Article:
Let England Shake (Island)
It seems like there is a different point of departure for just about every former PJ Harvey fan. Her last three albums—the slick Stories From the City, Stories From the Sea, the relatively humdrum Uh Huh Her, and the ghostly White Chalk—have all dropped by the wayside listeners who preferred the raw blues reinventions she deployed on Dry, Rid of Me, and To Bring You My Love. Let England Shake isn't even close to a return to the caustic guitar rock ferocity of Harvey's early 1990s work—she plays zither and autoharp as much as guitar here, and she sings much of the album in the same high-pitched register she first used on White Chalk—but more than anything she's recorded in the last decade, the new disc echoes the primal majesty of her first three albums.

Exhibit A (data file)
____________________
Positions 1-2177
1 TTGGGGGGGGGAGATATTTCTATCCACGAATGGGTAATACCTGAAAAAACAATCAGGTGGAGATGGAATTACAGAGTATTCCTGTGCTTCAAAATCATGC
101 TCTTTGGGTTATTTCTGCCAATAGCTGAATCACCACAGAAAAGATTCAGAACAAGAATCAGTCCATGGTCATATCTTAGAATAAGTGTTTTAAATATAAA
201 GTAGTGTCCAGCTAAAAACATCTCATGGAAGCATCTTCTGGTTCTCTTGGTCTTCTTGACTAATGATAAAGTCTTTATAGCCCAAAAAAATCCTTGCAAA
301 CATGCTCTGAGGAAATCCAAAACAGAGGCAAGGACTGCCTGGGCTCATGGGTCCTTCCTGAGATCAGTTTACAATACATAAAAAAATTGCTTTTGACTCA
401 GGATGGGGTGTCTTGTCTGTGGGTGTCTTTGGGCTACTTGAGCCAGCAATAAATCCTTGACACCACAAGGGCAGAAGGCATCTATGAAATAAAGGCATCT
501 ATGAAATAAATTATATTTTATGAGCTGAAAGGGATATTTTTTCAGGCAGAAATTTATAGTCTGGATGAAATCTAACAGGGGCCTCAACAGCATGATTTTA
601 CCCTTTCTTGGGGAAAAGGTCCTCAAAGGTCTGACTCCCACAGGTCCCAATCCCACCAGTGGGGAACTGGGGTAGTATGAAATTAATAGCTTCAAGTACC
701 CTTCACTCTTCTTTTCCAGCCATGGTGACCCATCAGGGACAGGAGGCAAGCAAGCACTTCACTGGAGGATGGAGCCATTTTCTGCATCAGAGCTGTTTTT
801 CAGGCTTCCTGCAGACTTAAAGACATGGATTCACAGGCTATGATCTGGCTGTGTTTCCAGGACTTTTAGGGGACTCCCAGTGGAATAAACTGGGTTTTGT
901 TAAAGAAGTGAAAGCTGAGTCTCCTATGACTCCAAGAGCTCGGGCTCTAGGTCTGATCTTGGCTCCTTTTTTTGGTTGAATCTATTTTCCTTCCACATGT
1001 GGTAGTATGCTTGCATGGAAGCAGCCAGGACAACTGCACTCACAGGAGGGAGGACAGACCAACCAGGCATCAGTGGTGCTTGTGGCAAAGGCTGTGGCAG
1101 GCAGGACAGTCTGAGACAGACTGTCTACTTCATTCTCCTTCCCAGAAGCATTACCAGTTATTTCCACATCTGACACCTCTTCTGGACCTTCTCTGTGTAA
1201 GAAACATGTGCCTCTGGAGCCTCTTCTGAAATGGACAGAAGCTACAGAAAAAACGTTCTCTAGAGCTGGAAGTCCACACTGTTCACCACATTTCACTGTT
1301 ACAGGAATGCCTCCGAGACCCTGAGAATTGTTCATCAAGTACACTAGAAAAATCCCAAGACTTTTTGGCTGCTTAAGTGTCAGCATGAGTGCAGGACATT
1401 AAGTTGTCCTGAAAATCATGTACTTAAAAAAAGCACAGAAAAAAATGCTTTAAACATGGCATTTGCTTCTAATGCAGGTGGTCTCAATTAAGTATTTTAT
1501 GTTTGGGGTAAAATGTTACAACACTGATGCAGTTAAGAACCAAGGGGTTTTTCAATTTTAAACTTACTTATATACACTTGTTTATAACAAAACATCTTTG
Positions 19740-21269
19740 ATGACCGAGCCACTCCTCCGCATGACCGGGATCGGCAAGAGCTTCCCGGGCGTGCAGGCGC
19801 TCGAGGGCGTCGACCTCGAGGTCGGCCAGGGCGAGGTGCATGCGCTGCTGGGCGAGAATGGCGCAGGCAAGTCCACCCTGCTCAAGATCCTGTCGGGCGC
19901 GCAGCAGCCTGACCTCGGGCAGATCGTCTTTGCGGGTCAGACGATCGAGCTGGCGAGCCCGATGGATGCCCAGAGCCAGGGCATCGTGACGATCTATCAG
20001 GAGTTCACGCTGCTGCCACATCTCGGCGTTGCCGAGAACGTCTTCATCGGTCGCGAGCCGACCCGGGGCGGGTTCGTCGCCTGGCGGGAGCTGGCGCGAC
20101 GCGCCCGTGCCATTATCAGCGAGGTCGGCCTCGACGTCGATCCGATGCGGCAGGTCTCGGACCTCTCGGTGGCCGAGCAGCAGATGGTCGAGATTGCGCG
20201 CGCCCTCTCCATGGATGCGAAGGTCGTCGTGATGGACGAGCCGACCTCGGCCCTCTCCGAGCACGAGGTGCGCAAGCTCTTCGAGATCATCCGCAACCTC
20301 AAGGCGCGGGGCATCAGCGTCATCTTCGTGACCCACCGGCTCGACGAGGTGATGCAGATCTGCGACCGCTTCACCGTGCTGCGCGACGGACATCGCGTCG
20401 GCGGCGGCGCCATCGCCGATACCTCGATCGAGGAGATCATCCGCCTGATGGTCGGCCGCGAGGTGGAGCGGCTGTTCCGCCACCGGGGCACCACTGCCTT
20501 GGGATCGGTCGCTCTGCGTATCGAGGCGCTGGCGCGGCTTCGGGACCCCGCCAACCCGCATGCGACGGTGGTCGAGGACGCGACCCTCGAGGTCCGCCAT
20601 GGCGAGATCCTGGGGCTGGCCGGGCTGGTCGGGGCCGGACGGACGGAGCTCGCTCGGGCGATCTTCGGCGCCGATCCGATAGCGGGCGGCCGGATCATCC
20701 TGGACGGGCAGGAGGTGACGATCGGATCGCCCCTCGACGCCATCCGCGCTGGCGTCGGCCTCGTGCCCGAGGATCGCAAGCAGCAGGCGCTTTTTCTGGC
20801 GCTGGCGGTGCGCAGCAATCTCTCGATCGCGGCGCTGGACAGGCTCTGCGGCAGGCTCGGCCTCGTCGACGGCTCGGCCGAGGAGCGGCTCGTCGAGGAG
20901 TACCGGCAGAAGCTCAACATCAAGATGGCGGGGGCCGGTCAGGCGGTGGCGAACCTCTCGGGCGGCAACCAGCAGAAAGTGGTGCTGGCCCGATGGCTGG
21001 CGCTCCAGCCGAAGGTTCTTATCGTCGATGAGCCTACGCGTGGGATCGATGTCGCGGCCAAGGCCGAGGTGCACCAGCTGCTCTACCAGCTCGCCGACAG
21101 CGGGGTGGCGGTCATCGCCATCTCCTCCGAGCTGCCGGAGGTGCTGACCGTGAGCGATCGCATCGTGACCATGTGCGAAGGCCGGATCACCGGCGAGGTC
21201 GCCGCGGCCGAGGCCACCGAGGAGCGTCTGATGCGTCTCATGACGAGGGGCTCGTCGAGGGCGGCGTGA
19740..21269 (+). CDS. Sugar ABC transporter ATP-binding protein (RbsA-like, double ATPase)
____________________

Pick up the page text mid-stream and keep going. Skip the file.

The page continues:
This is a dense, dizzying, and smart collage of art-pop, folk-rock, and samples (of Arabic music, martial horns, and the reggae anthem "Blood and Fire"). The album is full of references to both pop culture and British history. Unlike other contemporary indie-folk acts, though, Harvey resists sentiment and nostalgia; her backward glance at World War I and English identity seems like a frame for more current considerations about war and England's role in post-modern Europe. But it would be narrow to describe this as just a political album. It's as striking and vivid as anything she's ever recorded, beautiful and poetic as well as intelligent, and its elaborate maze of references, sounds, and imagery promises a long time of rewarding listening.